In his opinion only the very strong minded and those who work hard get the reward. In this case, life.

    What says SF?

    lefty


    The Japanese dog men let Tosa puppies fight for their food and let the weak perish. My Japanese import puppy, Zuma, came covered with scars.

    On the other hand, some pups are just born small from the position in the womb or whatever. My first bitch Jessie (daughter of Zuma) was the "runt" of her litter and was hand-nursed with goats' milk, but grew into a fair-size, vigorous, athletic Tosa bitch.
     


  7. dcg

    dcg Senior member

    Messages:
    4,113
    Likes Received:
    501
    Joined:
    Nov 2, 2007
    Location:
    Philly
    I recall reading somewhere (may have been this thread) that pups can be born several weeks apart in terms of development; if true, it would suggest you'd lose some nice dogs by that method.

    Anecdotally, it seems pretty common to hear of dogs born as the "runt of the litter" that end up outgrowing their siblings (fwiw, and not to suggest that size is the determining factor of what makes a good dog).
     


  8. lefty

    lefty Senior member

    Messages:
    9,633
    Likes Received:
    1,902
    Joined:
    Oct 27, 2006
    I like it. Survival of the fittest.
    Or not.
    Perhaps a good strategy if they are intended to be working dogs but totally unnecessary if they're just going to be pets.
    He is a working dog breeder. There are some hard-core breeders who provide a bitch clean straw and shelter outside, but other than that she's on her own.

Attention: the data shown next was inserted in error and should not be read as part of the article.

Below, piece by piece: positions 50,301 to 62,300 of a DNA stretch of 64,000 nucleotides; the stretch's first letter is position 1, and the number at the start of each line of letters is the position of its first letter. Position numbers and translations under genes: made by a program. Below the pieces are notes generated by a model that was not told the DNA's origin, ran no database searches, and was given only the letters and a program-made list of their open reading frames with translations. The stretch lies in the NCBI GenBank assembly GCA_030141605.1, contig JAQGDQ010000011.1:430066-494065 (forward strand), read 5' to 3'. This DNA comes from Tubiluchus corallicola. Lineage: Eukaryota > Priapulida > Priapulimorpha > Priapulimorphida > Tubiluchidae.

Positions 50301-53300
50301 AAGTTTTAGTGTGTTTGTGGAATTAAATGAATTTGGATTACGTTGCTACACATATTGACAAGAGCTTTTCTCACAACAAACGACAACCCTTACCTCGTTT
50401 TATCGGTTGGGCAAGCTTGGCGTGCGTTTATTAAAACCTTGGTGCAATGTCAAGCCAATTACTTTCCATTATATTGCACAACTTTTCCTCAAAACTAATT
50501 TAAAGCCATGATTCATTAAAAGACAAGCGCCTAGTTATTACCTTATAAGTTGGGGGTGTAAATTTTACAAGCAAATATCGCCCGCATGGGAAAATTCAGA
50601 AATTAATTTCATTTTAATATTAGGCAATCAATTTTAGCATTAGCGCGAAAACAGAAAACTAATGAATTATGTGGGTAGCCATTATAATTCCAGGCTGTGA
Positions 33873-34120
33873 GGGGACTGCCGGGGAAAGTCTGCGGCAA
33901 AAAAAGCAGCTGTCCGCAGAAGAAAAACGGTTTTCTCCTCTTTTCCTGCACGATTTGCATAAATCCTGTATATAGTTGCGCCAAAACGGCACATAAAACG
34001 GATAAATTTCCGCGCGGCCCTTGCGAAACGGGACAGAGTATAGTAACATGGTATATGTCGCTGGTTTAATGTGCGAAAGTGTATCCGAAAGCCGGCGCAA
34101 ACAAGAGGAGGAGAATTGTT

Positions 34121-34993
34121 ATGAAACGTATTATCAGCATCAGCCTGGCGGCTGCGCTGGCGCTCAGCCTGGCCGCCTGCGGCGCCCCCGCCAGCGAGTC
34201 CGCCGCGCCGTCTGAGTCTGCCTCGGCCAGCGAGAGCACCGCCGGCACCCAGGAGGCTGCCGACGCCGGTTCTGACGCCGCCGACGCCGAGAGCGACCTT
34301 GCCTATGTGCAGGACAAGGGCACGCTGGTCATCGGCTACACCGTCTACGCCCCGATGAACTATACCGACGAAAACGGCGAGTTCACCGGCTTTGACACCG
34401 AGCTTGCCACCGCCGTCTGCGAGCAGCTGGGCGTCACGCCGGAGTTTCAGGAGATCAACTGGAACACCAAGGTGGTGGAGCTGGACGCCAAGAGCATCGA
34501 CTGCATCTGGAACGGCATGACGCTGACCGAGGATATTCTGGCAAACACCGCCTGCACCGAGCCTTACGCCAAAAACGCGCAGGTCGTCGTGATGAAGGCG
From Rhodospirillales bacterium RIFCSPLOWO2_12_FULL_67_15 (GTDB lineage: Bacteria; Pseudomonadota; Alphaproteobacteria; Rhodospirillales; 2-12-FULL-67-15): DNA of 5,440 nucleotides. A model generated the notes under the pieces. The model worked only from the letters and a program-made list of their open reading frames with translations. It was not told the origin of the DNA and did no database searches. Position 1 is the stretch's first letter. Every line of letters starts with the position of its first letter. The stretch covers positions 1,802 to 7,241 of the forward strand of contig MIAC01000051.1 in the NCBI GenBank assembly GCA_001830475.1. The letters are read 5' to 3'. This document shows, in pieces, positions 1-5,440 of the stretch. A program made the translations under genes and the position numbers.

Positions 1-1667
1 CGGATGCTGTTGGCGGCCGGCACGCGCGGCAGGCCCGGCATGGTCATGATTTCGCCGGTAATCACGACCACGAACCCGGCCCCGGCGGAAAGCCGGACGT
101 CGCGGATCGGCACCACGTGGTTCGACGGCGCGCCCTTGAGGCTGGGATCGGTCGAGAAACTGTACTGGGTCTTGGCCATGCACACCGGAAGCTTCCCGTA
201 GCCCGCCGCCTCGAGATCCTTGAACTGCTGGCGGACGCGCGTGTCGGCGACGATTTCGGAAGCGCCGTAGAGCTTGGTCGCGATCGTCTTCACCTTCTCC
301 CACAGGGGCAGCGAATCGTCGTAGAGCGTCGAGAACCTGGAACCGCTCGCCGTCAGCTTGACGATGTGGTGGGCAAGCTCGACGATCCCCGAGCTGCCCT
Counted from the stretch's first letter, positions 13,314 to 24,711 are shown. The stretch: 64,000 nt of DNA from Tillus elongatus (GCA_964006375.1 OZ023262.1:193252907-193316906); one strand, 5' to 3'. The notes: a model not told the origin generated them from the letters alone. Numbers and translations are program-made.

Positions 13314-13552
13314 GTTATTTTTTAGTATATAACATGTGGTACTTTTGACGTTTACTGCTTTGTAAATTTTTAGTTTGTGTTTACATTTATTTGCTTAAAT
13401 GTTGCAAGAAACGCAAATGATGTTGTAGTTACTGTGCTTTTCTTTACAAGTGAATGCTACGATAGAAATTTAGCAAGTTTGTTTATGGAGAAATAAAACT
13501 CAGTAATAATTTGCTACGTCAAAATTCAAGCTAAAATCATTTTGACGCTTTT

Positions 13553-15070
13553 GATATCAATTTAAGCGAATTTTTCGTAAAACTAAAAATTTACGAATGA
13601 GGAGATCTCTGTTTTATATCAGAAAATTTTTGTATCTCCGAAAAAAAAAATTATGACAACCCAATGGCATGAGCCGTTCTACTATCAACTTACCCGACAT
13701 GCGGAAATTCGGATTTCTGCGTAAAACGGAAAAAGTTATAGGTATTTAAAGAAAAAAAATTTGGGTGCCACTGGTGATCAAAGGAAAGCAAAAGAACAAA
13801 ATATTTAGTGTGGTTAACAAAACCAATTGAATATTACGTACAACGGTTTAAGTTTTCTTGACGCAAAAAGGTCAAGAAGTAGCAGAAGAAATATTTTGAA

The Japanese dog men let Tosa puppies fight for their food and let the weak perish. My Japanese import puppy, Zuma, came covered with scars. On the other hand, some pups are just born small from the position in the womb or whatever. My first bitch Jessie (daughter of Zuma) was the "runt" of her litter and was hand-nursed with goats' milk, but grew into a fair-size, vigorous, athletic Tosa bitch.
    You have to wonder if the size of some "runts" isn't due to the extra nutrition and exceptional care they receive.
    I recall reading somewhere (may have been this thread) that pups can be born several weeks apart in terms of development; if true, it would suggest you'd lose some nice dogs by that method.
    There's the rub. There can be as much as a week "age" difference between littermates which at that period of development is substantial. I hate to coddle puppies, but I'd wait to see them at 6 weeks or so before I made any hard decisions. At that point everyone would have "caught up" and if you need to cull, you can at least see what you have. Now there are some puppies that just are weak from the start and should be killed. I heard of another recent litter where one pup was stillborn, one faded and died a week later, one contracted parvo and died at 7 weeks and one survived. Not a dog I would want. lefty
     


  9. BP348

    BP348 Senior member

    Messages:
    743
    Likes Received:
    0
    Joined:
    May 16, 2009